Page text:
I spent the day digging through current knowledge about the coronavirus and public policy on how the world is responding. There's good news, bad news, and worse news.
Worse news: Mutations ahead.
"Around the world, hope for a return to normalcy is pinned on a vaccine, the “ultimate weapon,” as it’s been called by officials like Dr. Anthony Fauci, director of the National Institute of Allergy and Infectious Diseases. But it’s still unclear how successful a vaccine against SARS-CoV-2, the virus that causes Covid-19, can be. A lot will depend on how the virus mutates." And mutate it will, in one of two ways. The first way gives us hope for an effective vaccine. With the second way, all bets are off. "If the virus mutates in a way that prevents antibodies from binding, it could make a lasting, universal vaccine difficult to create."
Bad news: We were unprepared for this and we're still unprepared.
Any objective analysis of the US response to the pandemic shows major failure at every level of the federal government. No infrastructure meant a severely delayed response, with more than seven weeks wasted at a critical time. There should have been a mad rush to impose a comprehensive testing regime, but we're still missing that capability. More problematic, we have a president who almost no one in the world trusts to speak with integrity or act effectively. Much of the damage being done by the Trump Pandemic is self-imposed.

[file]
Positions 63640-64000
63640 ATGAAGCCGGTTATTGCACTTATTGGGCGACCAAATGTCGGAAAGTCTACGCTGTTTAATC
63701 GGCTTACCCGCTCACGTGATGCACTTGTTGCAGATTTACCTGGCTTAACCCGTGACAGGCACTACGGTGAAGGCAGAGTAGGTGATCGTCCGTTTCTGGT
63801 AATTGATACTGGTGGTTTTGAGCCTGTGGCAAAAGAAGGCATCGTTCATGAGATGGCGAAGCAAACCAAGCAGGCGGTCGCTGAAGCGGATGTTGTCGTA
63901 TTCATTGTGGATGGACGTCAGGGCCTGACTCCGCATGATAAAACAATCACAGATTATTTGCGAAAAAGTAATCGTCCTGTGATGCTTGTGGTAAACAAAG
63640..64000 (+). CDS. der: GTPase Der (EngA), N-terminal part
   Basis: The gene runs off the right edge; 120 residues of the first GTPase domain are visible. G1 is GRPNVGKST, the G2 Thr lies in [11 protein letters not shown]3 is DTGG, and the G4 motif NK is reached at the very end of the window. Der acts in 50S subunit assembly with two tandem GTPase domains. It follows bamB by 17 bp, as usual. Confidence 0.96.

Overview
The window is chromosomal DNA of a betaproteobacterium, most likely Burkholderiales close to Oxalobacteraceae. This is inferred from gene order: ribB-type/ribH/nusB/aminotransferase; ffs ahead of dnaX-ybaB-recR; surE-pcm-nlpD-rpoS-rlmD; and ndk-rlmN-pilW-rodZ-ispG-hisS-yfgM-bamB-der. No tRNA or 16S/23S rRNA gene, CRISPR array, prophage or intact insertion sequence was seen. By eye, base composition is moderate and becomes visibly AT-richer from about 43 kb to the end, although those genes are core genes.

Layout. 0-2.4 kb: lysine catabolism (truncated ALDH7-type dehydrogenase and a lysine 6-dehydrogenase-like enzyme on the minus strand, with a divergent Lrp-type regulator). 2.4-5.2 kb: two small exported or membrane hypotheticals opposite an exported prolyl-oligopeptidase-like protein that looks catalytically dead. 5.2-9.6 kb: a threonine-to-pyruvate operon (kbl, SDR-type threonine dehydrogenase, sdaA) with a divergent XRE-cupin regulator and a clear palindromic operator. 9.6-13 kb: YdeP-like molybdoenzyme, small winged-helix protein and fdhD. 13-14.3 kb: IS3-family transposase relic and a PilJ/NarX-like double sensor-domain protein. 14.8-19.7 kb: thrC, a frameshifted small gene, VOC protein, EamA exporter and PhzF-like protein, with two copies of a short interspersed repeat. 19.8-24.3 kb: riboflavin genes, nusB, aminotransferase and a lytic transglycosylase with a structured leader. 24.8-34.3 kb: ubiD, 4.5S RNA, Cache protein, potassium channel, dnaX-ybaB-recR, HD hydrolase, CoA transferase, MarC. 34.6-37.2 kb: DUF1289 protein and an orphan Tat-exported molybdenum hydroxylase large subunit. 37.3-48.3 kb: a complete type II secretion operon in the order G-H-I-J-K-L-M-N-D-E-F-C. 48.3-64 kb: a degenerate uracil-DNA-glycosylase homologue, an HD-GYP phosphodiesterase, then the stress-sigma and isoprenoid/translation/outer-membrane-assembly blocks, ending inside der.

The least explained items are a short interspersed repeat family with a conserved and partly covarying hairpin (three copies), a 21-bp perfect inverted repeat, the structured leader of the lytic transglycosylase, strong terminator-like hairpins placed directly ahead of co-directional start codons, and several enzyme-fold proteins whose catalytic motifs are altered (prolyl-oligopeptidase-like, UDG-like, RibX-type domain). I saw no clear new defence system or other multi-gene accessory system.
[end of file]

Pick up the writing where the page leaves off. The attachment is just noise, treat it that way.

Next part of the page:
Good news, if we're smart.
For all its tragedies, many people are finding hope in the midst of this pandemic. We're learning we can greatly reduce our carbon footprint without sacrificing much too much productivity. Air pollution has dropped dramatically. We're also learning that the people who keep our society and our economy running are people we need to value and pay more. That's a lesson we should learn, but we probably won't. Too many people make too much money exploiting those folks.
So far, North Carolina seems to have handled itself admirably in the Trump Pandemic, thanks to the steady leadership of Governor Cooper. He's getting complaints from the sidelines, from guys like Dan Forest, but most people see through the posturing. As governors step up to fill the void left by Trump's incompetence, this virus is separating real leaders from loudmouths.